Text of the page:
Most of the magazines I previously worked for had been founded decades earlier and had established consistent personalities that occasionally evolved, but always slowly and only when society altered its vision of fashion, beauty or women. More was a whole different experience. Just 10 years old when I arrived in January 2008, it most definitely had a personality—it celebrated all things 40-plus—and the rules were pretty rigid: No woman could be profiled without giving her age; no book could be reviewed, no movie opined upon, unless the writer or lead character was a woman over 40. More took pride in being the rebel on the block; rather than responding when society changed, as many magazines do, it fomented change in a society that had made many older women feel invisible. More’s model contest cheekily disputed the conventional wisdom that a model could kiss her career good-bye once she turned 25. And if anyone wondered whether women over 40 could really run long distances without falling over, the More marathon proved the answer was yes—and they could break running records besides!
Did society change, or did More change society? I don’t know, but after five years as editor, I see a very different landscape for women over 40. Madonna has moved into middle age but still sells out concerts. Julia Roberts continues to snag leading-lady roles in major films. Susan Boyle defied both ageism and lookism when her hauntingly beautiful voice won over even Simon Cowell on Britain’s Got Talent. With brilliance and joie de vivre, women of all ages and colors have smashed through barriers in business (think Marissa Mayer at Yahoo!, Ursula Burns at Xerox, Jill Abramson at the New York Times) and politics (Hillary Clinton, Sarah Palin), barriers that had made middle age a dead zone for women. One example that says it all: In 2010 three of the biggest fashion magazines did the unthinkable by featuring over-40 women on the -covers of their September issues—an unparalleled move in the youth-obsessed world of fashion. The fortress had been breached.
So when I began to hear from thirty-something women who were unhappy to be excluded from More’s smart, savvy club, we decided it was time to throw the doors open. This magazine has always fought for the idea that women over 40 are as intelligent, involved and active as younger women; if society was beginning to erase the old dividing line, we thought we should do the same.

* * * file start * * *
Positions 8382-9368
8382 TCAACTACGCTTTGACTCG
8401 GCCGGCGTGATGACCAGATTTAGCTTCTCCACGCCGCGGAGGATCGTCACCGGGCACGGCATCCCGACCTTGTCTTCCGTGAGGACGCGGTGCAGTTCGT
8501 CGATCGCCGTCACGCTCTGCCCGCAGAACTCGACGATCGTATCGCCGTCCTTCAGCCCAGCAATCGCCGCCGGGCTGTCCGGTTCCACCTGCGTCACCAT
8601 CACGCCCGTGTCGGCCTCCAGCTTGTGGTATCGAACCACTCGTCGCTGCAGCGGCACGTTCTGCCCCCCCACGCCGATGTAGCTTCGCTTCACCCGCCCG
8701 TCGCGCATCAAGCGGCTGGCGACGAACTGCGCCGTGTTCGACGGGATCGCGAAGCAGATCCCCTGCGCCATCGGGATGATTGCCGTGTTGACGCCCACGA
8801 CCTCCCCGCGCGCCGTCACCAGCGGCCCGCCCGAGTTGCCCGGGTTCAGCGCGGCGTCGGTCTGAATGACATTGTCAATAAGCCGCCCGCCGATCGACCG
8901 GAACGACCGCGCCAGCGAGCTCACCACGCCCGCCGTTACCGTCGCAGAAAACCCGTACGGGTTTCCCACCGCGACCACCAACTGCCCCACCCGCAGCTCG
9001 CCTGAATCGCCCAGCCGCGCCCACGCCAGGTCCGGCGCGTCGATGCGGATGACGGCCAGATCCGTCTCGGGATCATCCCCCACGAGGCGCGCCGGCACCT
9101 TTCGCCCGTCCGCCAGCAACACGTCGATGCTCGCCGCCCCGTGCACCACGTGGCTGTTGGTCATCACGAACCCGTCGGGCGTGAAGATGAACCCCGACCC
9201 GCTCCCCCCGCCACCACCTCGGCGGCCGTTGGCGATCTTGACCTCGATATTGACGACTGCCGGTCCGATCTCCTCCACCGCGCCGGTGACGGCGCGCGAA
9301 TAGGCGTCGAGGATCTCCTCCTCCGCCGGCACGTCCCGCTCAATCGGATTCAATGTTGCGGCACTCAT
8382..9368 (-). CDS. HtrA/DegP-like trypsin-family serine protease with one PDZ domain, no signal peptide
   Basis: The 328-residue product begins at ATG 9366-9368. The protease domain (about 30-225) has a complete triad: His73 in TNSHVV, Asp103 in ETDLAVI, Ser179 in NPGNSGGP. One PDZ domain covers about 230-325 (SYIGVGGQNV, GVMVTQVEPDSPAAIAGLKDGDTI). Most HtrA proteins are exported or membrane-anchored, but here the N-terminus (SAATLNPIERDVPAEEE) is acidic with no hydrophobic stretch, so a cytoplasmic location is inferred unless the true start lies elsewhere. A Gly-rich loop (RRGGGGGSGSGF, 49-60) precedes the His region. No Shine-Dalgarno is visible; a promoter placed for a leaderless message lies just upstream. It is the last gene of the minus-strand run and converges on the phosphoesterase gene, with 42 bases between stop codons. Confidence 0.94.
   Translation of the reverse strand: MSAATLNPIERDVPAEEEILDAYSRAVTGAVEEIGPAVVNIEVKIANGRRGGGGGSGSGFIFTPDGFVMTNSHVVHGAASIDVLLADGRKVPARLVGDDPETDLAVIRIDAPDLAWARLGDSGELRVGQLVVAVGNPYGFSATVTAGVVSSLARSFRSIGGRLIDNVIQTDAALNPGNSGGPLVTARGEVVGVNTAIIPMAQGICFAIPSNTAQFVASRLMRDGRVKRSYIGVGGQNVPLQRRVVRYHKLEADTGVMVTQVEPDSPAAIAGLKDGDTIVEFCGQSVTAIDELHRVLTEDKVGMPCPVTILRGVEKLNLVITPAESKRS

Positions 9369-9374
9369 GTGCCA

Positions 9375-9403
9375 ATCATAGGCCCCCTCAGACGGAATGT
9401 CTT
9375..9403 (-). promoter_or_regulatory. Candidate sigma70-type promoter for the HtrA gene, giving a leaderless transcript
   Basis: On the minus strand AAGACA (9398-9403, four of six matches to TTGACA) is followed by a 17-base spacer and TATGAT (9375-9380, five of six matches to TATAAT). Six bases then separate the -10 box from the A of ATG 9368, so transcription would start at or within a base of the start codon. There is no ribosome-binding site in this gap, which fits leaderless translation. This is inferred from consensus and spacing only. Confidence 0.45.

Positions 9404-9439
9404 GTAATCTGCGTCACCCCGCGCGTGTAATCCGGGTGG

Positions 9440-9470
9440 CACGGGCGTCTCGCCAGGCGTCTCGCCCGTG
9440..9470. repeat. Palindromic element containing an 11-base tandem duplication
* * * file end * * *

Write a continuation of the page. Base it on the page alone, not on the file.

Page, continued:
I am not claiming that ageism and sexism are dead. They most definitely are not. And More is still in the business of changing that. But to all of you who write and tell us we “get” you, who have either stuck with us from the beginning or just recently discovered us, we editors want to say thanks. There’s no one we’d rather have at our 15th-birthday party.
Our anniversary celebration wouldn’t be complete if we didn’t catch up with the Mother of More, Myrna Blyth, now editorial director of AARP Media.
LJS: What was your original impetus to create More?
MB: I wanted to start More because I thought women had many magazines that related to stages of their lives: They had Seventeen when they were teenagers, Brides when they were planning the Big Day, Parents when they had a child, Better Homes and Gardens when they became homeowners. But there was no magazine that positively reflected women’s lives at 40-plus or, most of all, allowed them to focus on themselves.
LJS: Other magazines for older women—Lear’s, Mirabella—had opened and closed, so what made you think More would survive?
MB: A lot had to do with timing. When More launched in 1998, it was a great time for magazines. Ladies’ Home Journal, which I also edited, was doing well. Plus, a demographer pointed out to me that women had extended their average life span by 25 or 30 years—and the net result, she believed, was that rather than just adding a few decades to their old age, women were becoming healthier, wealthier and more vital in middle age. For the first time, women were being valued—and valuing themselves—not for their innocence, which is what they’d been valued for in past millenniums, but for their experience. More encouraged women to examine, explore, empower and enjoy those years. Women liked the magazine immediately and recognized its uniqueness—as they still do.
LJS: What was the craziest thing that ever happened on a shoot?
MB: For September 2002, we shot Jamie Lee Curtis without makeup and then with makeup, which got a lot of attention. I didn’t think she looked all that different.
LJS: Has America’s attitude toward aging changed at all in the 15 years of More’s life?
MB: When it comes to ageism—frankly, I think advertisers feel it the most. They still are marketing based on a postwar notion that if you get someone young to buy your product, that person will keep buying it for the rest of her life. I used to point out that More’s demographic was the most divorced generation in history, and if women could change their husbands, they could change their products. It’s true, and it gets a laugh—but I am not sure it changes advertisers’ minds.
I am delighted to still be thinking about this demographic [at AARP]. The newest story on earth is the mass of people growing older. It has never happened before and will influence so much of our future.
LJS: Why did you choose More as the title of the magazine?
MB: Finding a name was the biggest problem. Lots of good ones were taken. More [was chosen because it] was the name focus groups disliked the least! Later, when I was interviewed during the launch, I told a reporter that when women got older, they used to expect less, but now they wanted more. The reporter said, “So that’s why you named it More.” I said, “Of course!”